Once it is smooth, add dijon, hotsauce, and a pinch of salt. Again, I did not take pictures because I didn’t plan on posting.
Once your milk is whisked in and smooth, you’ll start folding in the cheese. First, start with the cream cheese. The cream cheese helps keep things smooth and thick and milds the cheddar is a way that makes it a hit with my kids.
You can cut calories with light cream cheese, but full fat is best. Before folding in the remaining cheese, turn the heat down low to not burn the sauce. Gently stir the cheese in with a spoon or whisk until fully melted. If it is too thick, add some more milk. It is always easier to thin out the cheese sauce than thicken it. To thicken, you’ll need more cheese.
Assemble your Indulgent Mac and Cheese
Take your dish you’ll cook your indulgent mac and cheese and butter the dish. Add your undercooked noodles and cheese to the dish and mix well. If you are worried about a mess, you can do this in a large bowl.
If you want those perfect looking cheese pulls you see on Instagram, you should add a few handfuls of shredded cheese right into the mac and cheese plus more for topping.
It is unnecessary and extra, but delicious. You can top your mac and cheese with panko bread crumbs mixed with melted butter and herbs too. I once had mac and cheese with a breading that had crushed potato chips mixed in with the panko and it was legit.
You can eat this right away if you don’t have a breadcrumb topping, bake for 20 minutes of 350, or store in the refrigerator for later. I cook mine with aluminum foil covering until heated through, then uncovered to make the top golden and bubbly. It’s mac and cheese, though. It’s delicious and hard to mess up from this point.Print
This Indulgent Mac and Cheese is something we serve at every holiday and most special events that I cook for. It is something I don’t calculate in WW points because I eat it rarely, but always enjoy it. This is a flexible recipe that depends on your own preferences, budget, and event.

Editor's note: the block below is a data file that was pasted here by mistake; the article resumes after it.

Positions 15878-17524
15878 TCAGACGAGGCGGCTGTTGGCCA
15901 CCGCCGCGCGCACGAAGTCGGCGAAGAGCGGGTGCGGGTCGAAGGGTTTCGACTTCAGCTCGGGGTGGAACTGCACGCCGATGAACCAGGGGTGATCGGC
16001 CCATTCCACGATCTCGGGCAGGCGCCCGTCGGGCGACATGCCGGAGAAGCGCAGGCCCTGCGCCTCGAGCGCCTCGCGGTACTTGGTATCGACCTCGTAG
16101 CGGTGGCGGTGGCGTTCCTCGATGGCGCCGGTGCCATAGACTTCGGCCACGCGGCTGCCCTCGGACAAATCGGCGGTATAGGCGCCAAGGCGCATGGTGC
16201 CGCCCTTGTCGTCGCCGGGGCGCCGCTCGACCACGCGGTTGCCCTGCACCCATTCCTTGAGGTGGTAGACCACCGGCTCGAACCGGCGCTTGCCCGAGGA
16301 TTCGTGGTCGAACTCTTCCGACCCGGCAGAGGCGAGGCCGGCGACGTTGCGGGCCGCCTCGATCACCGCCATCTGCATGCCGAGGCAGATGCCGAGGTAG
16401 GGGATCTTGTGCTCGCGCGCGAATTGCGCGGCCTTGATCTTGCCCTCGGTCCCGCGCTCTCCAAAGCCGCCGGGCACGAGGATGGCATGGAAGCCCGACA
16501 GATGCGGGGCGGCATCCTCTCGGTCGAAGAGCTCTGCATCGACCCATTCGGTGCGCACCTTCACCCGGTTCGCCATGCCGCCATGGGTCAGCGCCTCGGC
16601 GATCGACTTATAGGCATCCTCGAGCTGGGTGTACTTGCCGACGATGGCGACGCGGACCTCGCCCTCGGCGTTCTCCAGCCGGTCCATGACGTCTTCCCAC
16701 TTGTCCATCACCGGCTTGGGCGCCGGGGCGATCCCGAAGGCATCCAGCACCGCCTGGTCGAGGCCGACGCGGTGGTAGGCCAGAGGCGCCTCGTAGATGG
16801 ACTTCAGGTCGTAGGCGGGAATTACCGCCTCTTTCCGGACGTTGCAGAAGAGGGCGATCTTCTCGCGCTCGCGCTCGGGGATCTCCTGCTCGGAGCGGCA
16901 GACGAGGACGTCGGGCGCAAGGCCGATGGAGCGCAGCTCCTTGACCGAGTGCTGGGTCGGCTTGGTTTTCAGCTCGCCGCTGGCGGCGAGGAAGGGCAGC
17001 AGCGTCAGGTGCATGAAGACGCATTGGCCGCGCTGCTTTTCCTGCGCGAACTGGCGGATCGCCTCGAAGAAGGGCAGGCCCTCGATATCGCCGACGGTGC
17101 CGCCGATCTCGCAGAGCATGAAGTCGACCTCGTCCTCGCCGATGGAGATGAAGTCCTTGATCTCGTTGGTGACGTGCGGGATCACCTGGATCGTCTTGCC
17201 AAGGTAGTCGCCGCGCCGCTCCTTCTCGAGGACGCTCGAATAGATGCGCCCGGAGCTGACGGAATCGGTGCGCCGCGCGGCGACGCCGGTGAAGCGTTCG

2 boxes of preferred pasta
8 oz Sharp Cheddar (grated)
8 oz Preferred second cheese (swiss, colby jack, etc)
8 oz Cream Cheese
1 stick of butter
1/2 cup flour
1 tbsp dijon mustard
1 tbsp hot sauce
5-6 cups preferred milk (whole milk recommended)
Additional optional ingredients: extra cheese for topping, nutmeg, garlic powder, paprika, panko, butter
Boil pasta in salted water. Cook pasta two minutes under al dente per box instructions if you are going to bake this. Cook it al dente if you are going to serve this immediately. If baking, butter a baking dish and add noodles.
In a separate sauce pan, add a stick of butter and melt. Whisk in flour and cook roux for 1 minute while continuously stirring. The roux will get golden brown and smell nutty like mac and cheese.
Slowly whisk in milk. Stir while pouring to make sure there are no lumps. Bring cream sauce to a boil then reduce to simmer.
Add dijon, hot sauce, and salt.
Stir in a full brick of cream cheese that is broken up into dollops. Stir until fully melted.
Add in 16 oz of cheese and stir until full mixed. If sauce is too thick, and more milk.
Taste and adjust seasoning. *here is a good place to get creative. Add thyme and nutmeg for a fall-ish flavor, some smoked paprika for smokiness, or some creol seasoning for a nice kick.
Pour cheese sauce over noodles and mix well. Add extra cheese if you’d like or even a bread crumb topping (panko bread crumbs, melted butter, parm cheese, and some herbs).
Cover with aluminum foil and bake for 20 minutes (or until heated through and bubbling). Remove foil and cook for another 10 minutes to get a golden crust.
Serve and enjoy.
And there you have it–indulgent mac and cheese. I promise in the future I’ll post pictures of this when I make it again, but the chaos of cooking Thanksgiving dinner and the lack of sunlight did not bode well for stopping and photographing this.